STEM experiment heads for space

Microbrewery will be in microgravity

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Tap the imagination of an 11-year-old boy and you never know what you might discover. Take a gander into STEM School seventh-grader Michal Bodzianowski’s and you may find a scientist in the making.

Bodzianowski recently learned an experiment he proposed will be conducted on the International Space Station over a six-week period beginning this November.

One of 300 sixth- and eighth-graders at the Highlands Ranch school to complete a proposal this spring, Bodzianowski was one of three selected by teachers, parents and a few engineers from nearby Raytheon to have their experiments submitted to the Student Spaceflight Experiments Program.

Out of 3,000 national submissions, Bodzianowski’s experiment, “What are the effects of the creation of beer in microgravity and is it possible?” was just one of 11 selected to launch aboard Space X Mission 4 on Nov. 11 from Cape Canaveral in Florida.

Bodzianowski will attend the launch with his father, Tom, and celebrate seeing his experiment go up into space just two days after his 12th birthday.

“It’s going to be one of the best birthday presents I’ve ever had,” he said. “I’m really excited. Being the first kid, not just in the county or in the school, but in the whole state, to get my experiment to fly into space, I never expected this.”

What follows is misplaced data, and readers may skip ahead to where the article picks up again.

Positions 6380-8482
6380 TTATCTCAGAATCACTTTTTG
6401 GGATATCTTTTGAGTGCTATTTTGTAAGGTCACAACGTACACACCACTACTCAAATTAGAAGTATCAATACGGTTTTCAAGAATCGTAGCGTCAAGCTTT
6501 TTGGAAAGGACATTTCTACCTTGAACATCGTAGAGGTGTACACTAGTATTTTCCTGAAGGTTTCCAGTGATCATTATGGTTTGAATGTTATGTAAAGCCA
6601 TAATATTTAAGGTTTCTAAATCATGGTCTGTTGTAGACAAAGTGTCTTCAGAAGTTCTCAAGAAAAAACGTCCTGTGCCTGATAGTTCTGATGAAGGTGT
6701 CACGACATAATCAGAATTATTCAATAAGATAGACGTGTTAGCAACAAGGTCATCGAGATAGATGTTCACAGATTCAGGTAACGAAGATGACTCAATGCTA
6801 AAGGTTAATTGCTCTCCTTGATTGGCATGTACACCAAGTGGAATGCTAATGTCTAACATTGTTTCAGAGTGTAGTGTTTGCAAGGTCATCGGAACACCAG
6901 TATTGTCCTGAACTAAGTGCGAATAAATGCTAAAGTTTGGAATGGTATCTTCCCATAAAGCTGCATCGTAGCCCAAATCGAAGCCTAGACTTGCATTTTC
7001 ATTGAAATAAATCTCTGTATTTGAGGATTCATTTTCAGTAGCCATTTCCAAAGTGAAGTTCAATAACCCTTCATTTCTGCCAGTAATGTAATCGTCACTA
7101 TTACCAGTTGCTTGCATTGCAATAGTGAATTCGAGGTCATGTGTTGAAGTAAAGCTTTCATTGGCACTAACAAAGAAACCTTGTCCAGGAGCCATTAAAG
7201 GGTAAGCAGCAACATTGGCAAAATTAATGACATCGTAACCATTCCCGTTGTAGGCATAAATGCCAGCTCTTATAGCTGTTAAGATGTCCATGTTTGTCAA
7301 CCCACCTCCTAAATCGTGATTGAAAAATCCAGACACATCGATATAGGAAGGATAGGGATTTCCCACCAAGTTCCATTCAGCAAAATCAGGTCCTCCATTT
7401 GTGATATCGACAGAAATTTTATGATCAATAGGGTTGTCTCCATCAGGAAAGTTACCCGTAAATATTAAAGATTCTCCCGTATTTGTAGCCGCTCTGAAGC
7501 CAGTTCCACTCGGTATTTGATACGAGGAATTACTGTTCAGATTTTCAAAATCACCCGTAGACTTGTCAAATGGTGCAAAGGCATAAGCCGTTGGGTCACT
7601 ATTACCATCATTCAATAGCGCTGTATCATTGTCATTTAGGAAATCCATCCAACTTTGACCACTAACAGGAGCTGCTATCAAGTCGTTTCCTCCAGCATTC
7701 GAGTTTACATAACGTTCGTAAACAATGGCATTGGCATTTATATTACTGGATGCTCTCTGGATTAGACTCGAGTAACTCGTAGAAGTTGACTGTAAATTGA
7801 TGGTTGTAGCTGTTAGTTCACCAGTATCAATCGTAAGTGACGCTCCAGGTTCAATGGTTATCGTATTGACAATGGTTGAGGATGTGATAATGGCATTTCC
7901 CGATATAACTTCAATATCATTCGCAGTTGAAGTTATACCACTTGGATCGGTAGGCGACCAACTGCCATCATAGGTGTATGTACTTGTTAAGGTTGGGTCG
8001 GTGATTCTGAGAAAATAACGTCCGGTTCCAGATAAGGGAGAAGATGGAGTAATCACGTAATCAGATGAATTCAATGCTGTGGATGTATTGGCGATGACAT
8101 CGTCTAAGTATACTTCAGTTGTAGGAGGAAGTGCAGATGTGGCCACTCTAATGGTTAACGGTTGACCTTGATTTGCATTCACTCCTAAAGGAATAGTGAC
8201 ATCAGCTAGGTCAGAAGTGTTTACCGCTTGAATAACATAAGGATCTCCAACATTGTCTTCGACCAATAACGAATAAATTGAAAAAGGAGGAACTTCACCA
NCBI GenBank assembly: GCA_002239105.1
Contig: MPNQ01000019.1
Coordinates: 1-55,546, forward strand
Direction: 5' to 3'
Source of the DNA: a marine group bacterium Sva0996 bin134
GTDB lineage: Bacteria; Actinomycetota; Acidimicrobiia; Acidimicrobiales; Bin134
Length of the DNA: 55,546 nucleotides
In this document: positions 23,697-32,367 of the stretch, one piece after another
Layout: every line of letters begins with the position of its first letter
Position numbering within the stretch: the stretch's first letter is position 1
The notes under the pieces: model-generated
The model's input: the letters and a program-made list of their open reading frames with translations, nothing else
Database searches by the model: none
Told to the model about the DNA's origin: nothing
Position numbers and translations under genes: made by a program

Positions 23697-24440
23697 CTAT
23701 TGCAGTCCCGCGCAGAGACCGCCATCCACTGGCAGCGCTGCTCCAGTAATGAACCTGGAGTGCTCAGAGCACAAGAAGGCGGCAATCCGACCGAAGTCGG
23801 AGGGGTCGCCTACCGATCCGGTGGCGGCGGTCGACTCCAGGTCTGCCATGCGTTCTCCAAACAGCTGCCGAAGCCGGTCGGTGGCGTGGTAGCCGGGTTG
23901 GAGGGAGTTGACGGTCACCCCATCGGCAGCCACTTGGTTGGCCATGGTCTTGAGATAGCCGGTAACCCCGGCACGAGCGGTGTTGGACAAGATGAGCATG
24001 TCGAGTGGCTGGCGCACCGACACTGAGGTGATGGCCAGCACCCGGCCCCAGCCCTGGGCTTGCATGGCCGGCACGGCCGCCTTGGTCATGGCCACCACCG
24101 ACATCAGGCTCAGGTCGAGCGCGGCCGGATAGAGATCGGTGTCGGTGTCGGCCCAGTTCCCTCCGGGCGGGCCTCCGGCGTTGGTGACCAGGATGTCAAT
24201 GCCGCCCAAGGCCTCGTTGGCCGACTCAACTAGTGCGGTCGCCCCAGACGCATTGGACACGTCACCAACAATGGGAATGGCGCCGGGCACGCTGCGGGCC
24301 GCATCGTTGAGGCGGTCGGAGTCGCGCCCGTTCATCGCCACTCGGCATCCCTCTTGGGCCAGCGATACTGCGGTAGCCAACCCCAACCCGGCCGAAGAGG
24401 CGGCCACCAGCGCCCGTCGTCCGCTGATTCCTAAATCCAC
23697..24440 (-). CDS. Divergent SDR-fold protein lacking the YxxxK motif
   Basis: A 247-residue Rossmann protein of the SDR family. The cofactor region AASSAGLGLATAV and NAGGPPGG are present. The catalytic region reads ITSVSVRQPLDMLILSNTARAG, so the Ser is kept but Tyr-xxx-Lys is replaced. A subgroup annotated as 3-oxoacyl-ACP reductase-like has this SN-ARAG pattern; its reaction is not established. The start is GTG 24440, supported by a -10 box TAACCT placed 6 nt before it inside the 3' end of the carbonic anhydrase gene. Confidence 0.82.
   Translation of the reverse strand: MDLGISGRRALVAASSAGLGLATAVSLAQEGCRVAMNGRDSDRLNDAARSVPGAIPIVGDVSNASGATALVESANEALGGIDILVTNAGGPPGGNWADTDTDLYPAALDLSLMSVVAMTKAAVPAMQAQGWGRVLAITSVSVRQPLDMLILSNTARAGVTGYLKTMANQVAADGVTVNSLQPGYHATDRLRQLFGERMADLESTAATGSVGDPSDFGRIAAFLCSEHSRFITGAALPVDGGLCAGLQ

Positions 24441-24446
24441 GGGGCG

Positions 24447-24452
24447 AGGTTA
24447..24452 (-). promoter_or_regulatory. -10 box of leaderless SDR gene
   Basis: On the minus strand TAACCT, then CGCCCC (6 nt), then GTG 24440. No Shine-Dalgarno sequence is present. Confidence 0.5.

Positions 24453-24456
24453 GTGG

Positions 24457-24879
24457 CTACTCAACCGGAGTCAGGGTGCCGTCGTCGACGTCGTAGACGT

Bodzianowski selected the subject matter for his experiment after researching what experiments had already been conducted in space and after reading a book about beer being more popular than water in medieval times. He said he also had heard that wine was once made in space, so he wondered if beer could be too.

“It was kind of a surprise to us,” said Tom Bodzianowski on the subject. “He has never tried beer, but he is very interested in chemical reactions and creating things. He is very hands-on. One day, he just came home and asked for all the ingredients.”

And while Michal began running experiments at home, he was not setting out to create his own batch of beer, but instead testing a variety of yeast reactions. He said his hope is that if one can make beer in space, then alcohol should also be able to be created for emergency medical purposes.

“We are calling it Colorado’s first microbrewery in space,” said Bodzianowski’s teacher Sharon Combs, adding that Michal’s experiment will fly side by side with a number of industry experiments as well as the other 10 selected by the SSEP.

“When I heard about the concept, I thought NASA would never approve it, but it just shows how much fun science can be,” said Penny Eucker, executive director of the school. “We have only one experiment from Colorado going, and I’m thinking, of course, it’s Colorado, it’s got to be beer.”